And, when I studied the internet, I found out that the DMC-LX3 seems to be a Leica D-LUX 4 in disguise. A Japanese Leica, but Leica camera anyway! When have you bought a Leica camera for 50 euros?

My adventures with my previous Panasonic camera can be read here.

You can read more about the camera here.


maanantai 29. lokakuuta 2018

Seat By The Exit

I love going to the movies. The big screen experience is still something else than watching the movie at home, no matter how big your TV screen is. All the sounds and even the smell of a movie theater can really take you to another world!

Unless you are in the theater with somebody who doesn't care if he ruins the other people's experience. Once, I went to see a James Bond movie. Behind me sat a couple of ladies and one of them was explaining what is going to happen in the movie to the other one. During the whole movie, I heard behind me: "Now he's going to jump into the car. He'll drive down the stairs. Soon the car will break in two" and so on. I can't imagine why she was doing that. She had obviously seen the movie before. But why would she come back with a friend and ruin her and all the other people's movie experience. I thought maybe her friend was blind. But why would a blind person come to the movies?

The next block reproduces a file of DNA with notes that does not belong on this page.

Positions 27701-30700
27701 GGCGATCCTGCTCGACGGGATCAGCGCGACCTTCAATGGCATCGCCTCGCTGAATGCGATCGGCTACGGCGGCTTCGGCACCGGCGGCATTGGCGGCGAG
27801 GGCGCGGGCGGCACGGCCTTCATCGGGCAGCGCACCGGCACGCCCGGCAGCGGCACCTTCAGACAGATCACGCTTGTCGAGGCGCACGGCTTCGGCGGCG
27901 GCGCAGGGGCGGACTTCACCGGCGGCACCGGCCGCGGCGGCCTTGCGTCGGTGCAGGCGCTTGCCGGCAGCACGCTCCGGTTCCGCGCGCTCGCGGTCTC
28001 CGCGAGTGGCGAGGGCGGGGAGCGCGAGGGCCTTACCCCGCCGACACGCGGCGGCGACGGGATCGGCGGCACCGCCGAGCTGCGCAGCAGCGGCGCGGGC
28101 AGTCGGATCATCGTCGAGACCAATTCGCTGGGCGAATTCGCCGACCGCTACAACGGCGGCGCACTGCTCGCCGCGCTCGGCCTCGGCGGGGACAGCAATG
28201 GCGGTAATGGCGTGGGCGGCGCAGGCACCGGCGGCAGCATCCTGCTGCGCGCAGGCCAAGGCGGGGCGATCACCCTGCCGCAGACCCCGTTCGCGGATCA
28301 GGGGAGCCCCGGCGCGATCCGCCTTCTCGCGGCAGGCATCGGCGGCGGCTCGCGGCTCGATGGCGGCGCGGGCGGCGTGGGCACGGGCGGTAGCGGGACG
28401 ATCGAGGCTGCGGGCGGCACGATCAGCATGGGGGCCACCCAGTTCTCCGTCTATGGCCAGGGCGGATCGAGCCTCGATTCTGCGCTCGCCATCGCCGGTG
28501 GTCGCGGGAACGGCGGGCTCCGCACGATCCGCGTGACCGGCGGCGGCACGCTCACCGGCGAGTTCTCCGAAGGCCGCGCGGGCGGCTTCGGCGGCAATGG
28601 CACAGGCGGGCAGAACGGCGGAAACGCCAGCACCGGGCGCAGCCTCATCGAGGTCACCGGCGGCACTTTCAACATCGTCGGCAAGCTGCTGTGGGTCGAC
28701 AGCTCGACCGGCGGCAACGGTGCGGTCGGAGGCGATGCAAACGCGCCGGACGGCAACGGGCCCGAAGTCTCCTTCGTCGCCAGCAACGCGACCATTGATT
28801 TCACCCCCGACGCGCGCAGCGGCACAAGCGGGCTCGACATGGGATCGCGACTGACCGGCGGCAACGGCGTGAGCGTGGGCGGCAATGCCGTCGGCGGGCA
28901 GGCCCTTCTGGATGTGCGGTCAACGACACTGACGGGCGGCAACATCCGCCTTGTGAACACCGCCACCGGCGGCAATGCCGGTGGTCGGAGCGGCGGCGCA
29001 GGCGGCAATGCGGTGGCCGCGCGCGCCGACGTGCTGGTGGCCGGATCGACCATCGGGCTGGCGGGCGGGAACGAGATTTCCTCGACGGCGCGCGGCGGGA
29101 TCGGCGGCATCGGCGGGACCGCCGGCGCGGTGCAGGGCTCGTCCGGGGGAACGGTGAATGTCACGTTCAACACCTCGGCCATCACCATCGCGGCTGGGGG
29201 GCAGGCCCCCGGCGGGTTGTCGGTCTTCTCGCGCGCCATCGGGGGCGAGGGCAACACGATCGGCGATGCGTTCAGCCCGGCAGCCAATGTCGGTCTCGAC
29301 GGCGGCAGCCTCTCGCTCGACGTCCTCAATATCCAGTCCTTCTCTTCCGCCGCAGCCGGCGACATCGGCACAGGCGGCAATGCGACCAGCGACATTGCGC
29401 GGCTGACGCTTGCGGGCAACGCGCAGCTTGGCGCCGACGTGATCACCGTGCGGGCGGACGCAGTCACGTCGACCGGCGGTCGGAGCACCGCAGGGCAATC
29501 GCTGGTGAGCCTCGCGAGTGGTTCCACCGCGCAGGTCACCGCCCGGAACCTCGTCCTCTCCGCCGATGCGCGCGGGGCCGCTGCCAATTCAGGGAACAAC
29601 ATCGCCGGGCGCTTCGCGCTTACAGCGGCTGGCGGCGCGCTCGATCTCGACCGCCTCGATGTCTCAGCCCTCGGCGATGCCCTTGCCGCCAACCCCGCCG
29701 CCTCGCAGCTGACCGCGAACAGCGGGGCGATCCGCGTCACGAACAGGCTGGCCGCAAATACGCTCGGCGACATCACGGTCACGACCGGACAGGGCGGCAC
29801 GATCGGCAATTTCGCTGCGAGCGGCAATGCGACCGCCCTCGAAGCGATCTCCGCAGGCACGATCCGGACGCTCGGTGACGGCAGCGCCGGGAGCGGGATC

Another time, I was in the movies watching a comedy. I can't remember the title of the movie, but I surely can remember a guy sitting in front of me. He was breathing very heavily, almost like falling asleep. He was laughing very loudly, but every time, in the wrong place. At some point he started to comment the movie in a loud voice. But the comments were just bizarre. Almost like they had nothing to do with the movie. Soon after that he actually fell asleep and started snoring. It was pretty obvious he was very drunk. But why would you come to the movies, when you cant' remember anything of the movie afterwards?

Ok, years of parenting have taught me a little bit of the etiquette of going to the movies. We were at the Warner Brothers Movie World at Gold Coast, Queensland, Australia. They have a 4D theater there and the show at the time was a cartoon starring Wile K. Coyote and Road Runner. They had all kinds of special effects like water spraying to your face and shaking seats. I went to see the movie with my two sons, then five and two years old.

When you go to the movies with the kids, always stay near the exit. Because, at some point, you will hear a small voice saying: "Daddy, I need to go." No matter how many times you go to the rest rooms before the show, it is going to happen. It is, trust me. But, when you're sitting by the exit, you can leave and return without disturbing the rest of the audience too much. Hopefully.